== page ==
This unit allows for a fascinating insight into Russia and the Soviet Union. Significant ideas such as Marxism, Communism and Stalinism are addressed. Events including the February and October Revolutions will highlight the internal divisions and crisis within Russian society. Another factor included in the course is the examination of key historical characters such as Lenin, Trotsky and Stalin. The social and cultural impact of communism and methods the regime employed to control them, including mobilisation and propaganda, repression, the Purges and the Great Terror provide a great insight into Communism. This is a very engaging unit that will challenge students understanding of Modern World History.

Unit 4 – The changing European world since 1945  

This unit will begin with an overview of the nature, origins and early development of the Cold War to 1948. Before addressing the struggle between the two opposing super powers of the United States and the Soviet Union.  This will include examining the impact of the arms race, the space race, the threat of nuclear war; the 1956 invasion of Hungary; the Berlin Wall; the Cuban Missile Crisis; the Prague Spring and the Brezhnev Doctrine; the new Cold War of the 1980s; and the collapse of communism 1989–1991 as well as the significant developments that followed the end of the Cold War in 1989.

Prerequisite: Successful completion of Year 11 Modern History to a C grade.

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Office administration tasks are essential in all business organisations. Tasks include word processing, records handling, business correspondence and book keeping. The Certificate II Business will prepare you for work in a variety of industries including retail, hospitality, education and health care. However the skills covered are relevant in most occupations.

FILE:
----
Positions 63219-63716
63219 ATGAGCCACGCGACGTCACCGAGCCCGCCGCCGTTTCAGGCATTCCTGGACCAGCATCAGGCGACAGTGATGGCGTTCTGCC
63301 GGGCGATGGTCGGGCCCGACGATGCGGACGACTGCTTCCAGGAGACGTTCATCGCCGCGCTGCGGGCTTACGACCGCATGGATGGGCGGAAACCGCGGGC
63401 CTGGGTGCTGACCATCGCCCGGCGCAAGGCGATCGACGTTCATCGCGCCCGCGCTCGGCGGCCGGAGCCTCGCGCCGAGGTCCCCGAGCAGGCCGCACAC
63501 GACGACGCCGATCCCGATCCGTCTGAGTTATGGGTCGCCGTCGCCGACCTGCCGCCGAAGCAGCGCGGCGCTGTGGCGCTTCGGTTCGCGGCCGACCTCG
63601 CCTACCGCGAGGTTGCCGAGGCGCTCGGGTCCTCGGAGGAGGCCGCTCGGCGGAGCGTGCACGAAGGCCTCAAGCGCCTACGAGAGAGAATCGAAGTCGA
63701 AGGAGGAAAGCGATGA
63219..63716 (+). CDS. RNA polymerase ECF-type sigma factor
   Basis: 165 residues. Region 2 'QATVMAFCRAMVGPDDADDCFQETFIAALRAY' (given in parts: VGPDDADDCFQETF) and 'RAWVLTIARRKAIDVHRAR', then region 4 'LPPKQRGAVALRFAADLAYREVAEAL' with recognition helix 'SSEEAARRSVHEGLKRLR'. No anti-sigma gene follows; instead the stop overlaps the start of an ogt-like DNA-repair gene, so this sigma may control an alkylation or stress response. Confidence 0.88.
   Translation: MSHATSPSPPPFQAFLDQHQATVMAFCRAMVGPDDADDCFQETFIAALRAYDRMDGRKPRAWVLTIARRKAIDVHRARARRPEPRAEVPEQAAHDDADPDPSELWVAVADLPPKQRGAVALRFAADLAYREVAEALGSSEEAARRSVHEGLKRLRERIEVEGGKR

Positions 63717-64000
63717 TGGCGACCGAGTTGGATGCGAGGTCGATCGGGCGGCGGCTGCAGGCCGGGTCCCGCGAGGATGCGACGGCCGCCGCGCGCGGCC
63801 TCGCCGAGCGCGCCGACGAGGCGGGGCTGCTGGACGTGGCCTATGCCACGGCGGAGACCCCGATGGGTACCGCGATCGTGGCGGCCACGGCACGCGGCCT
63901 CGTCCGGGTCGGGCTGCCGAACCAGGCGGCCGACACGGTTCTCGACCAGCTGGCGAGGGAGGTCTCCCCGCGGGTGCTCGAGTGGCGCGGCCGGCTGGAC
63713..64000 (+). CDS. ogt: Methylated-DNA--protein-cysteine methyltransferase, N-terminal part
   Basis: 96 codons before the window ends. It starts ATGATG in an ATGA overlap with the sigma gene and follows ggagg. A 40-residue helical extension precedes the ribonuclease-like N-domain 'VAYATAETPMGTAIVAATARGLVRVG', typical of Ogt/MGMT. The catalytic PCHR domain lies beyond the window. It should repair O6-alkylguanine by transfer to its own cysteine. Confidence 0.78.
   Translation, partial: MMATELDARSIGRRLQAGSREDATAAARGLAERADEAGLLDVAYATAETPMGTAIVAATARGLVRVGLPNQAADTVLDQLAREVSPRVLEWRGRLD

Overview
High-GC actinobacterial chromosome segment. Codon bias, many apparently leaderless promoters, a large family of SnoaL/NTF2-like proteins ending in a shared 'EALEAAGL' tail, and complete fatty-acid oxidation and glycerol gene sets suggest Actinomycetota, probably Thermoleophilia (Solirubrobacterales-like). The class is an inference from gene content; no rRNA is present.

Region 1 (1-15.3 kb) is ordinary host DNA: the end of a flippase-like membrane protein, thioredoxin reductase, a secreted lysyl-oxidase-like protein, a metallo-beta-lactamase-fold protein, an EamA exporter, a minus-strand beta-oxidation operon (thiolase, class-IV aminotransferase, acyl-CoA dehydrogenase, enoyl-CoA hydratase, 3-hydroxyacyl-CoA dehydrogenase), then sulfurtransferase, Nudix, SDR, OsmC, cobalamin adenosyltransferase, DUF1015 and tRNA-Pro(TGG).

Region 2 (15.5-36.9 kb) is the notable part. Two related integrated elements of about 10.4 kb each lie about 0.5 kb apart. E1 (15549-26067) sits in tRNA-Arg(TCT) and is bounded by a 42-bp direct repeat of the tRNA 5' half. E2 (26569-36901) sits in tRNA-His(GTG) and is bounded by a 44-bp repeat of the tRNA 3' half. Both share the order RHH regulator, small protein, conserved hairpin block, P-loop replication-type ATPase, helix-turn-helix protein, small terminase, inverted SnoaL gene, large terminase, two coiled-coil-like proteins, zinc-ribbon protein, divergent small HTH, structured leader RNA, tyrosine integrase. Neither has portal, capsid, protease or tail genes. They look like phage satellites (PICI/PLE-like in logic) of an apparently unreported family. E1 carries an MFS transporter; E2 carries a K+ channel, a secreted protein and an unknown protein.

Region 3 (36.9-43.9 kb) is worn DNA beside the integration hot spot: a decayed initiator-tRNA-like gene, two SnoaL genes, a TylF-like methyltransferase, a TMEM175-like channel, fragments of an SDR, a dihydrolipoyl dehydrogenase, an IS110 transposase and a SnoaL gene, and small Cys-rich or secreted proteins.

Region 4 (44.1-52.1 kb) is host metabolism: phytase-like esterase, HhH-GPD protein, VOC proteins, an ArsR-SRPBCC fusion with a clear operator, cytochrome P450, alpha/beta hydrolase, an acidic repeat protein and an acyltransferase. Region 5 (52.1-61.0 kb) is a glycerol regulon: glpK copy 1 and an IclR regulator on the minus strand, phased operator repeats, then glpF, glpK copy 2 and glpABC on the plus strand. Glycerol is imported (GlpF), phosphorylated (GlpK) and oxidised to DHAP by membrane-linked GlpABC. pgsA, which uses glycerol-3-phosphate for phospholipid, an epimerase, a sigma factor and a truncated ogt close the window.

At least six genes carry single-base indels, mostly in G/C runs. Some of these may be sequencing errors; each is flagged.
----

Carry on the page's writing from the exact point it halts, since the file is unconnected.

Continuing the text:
Some of the topics to be covered through this certificate will include:

  • Workplace Health & Safety
  • Communicate in the business environment
  • Produce workplace documentation
  • Organise and complete daily work activities
  • Work effectively with others
  • Use business technology

The Certificate II Business will be delivered over a one year period only and will count as two units of equivalence towards the students WACE requirements. 

Careers prospects:  Completed Certificates carry considerable points towards TAFE entry aggregate. Graduates will gain the skills and knowledge to undertake entry level administrative roles such as Receptionist, Administrative Assistant, Clerical Officer and the skills will be useful if you are working in a Small Business.

Cost:  A student choosing to complete this qualification at Prendiville Catholic College will be charged a subject levy which absorbs the delivery costs of completing the qualification from the RTO (Registered Training Organisation).  Students will be enrolled with this RTO (TBA) and will be inducted into RTO requirements at the beginning of the year. An approximate levy of $150 (Auspice fee) + courses costs per student will be incurred in 2017.

Prerequisite:  There is no prerequisite for this course.